5. Practice, practice.Obvious, yes. But speakers practice in different ways. A colleague of mine practices for a keynote talk by presenting her speech word for word to an empty room. Others present to a mock audience to gain feedback for adjustments. I just try to know my content, approach and audience and visualize the speech being presented picture-perfect.6. End with a bang. Like a good book, there’s got to be a great ending or your audience will be let down. Your close is your legacy. If they’re the right words, they could effectively sum up your purpose and be remembered forever. (Consider Dorothy’s final declaration: “Auntie Em, there’s no place like home.”)

7. Get them involved. Depending on the venue, one of the best ways to succeed with a small group or even a large audience is to make them part of the fun. Ask engaging questions and wait for a response, facilitate an activity, list responses on a flip chart and then speak to each (a good way to show you know your stuff). Even if the audience is not actively speaking, if there are positive nods and eye contact throughout, you’re in good shape.

8. Start with your best stuff. Your best material should be up front. Why? Because if you’re nervous, you’ll be more at ease if you begin with an approach or topic you’re comfortable with. It might be a quote, statistic, or stating a problem. In my case, it’s often a story. Just make sure it’s relevant to the point or topic you’re addressing.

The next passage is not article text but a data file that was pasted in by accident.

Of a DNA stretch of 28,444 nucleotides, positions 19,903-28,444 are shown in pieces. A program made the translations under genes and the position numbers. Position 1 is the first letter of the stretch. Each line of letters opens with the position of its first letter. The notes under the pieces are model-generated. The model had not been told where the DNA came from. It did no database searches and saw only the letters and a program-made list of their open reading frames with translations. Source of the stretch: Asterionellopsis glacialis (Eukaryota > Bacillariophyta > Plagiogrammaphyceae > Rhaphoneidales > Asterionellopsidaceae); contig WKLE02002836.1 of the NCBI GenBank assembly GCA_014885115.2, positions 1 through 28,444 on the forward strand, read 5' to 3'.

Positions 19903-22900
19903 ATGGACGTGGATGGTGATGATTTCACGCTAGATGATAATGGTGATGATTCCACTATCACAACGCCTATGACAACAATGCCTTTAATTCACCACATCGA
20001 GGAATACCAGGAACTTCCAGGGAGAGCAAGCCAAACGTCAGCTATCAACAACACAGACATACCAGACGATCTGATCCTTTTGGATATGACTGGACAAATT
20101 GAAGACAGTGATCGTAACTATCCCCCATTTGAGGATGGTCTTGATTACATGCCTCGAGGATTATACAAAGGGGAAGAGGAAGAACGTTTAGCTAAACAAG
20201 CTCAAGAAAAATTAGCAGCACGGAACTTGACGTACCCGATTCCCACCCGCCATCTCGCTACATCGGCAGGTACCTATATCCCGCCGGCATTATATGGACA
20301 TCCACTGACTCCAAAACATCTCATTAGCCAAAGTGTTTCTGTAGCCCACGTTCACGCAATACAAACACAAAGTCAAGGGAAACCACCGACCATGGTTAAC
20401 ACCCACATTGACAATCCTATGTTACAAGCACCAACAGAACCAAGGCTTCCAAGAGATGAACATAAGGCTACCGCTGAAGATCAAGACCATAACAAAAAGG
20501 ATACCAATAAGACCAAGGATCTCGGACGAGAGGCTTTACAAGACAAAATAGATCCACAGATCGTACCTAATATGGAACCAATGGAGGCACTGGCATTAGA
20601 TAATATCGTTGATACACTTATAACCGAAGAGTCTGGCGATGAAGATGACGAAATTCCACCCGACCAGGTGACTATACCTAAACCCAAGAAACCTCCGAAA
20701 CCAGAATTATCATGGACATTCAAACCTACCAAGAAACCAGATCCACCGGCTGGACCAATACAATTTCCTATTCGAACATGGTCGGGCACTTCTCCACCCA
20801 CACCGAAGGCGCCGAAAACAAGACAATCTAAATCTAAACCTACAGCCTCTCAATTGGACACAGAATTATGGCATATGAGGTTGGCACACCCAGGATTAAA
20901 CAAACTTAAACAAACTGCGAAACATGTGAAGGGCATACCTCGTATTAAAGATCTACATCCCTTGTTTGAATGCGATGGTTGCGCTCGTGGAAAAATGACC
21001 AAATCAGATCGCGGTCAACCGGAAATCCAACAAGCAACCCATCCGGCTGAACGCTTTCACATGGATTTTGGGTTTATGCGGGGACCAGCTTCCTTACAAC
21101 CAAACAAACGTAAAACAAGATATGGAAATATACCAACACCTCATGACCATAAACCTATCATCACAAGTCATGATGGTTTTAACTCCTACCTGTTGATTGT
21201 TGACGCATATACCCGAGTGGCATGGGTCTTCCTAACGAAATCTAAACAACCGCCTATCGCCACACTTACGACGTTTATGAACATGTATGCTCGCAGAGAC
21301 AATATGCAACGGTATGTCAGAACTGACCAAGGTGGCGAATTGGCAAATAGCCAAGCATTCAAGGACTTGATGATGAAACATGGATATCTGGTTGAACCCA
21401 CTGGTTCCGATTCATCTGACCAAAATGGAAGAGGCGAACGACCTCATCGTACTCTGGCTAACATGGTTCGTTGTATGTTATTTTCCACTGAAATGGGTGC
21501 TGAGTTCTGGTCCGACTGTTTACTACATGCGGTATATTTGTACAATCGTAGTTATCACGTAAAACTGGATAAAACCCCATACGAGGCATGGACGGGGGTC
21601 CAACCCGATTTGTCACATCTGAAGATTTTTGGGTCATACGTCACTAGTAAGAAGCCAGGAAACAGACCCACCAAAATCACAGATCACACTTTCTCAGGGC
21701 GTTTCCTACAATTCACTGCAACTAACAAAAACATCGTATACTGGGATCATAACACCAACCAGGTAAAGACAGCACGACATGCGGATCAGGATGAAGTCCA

9. Understand your purpose. There are really only a few reasons for anyone to give a presentation: They’re looking to inform, persuade, entertain, commemorate or introduce someone or something. Make sure your language and format is consistent with your purpose.

10. Be confident. And if you’re not, fake it. People are attracted to those they perceive as being confident. Good speakers and presenters put this vibe out. So do great leaders.  How do you build your confidence when speaking? The more expertise and skills you can develop around your topic, delivery and audience, the more confident you will be.

11. Use deliberate body language. Go out of your way to ensure your body language and facial gestures amplify the points you’re trying to make. I don’t think it should be rehearsed, but it should be well thought out and prepared. For example, when I’m telling a funny story, I can’t help but laugh when telling it. More often than not, the audience laughs with me.

12. Remember: It’s all about them. Not you. Your presentation should not be about your products and services. It should be about delivering great information that’s helpful, relevant and applicable. Strong speakers can be very convincing from the front of the room. I believe it’s unethical to use this positioning just to peddle your wares. Instead, use the platform to give sound advice and showcase your knowledge. If you do this and use these same guidelines in serving your clients, you’ll have a solid book of business forever. 

Great speakers are perceived as being experts in whatever it is they’re speaking about. It just takes practice, and the confidence to be open to feedback. Bottom line, your audience wants you to succeed. Follow these 12 tips and you won’t disappoint.Michael Goldberg is a speaker, consultant, author and the founder of Building Blocks Consulting. His book, “Knock-Out Networking! More Prospects, More Referrals, More Business!” was published in March. For more information on networking or to subscribe to Michael’s free blog, The Building Blocks to Success, visit or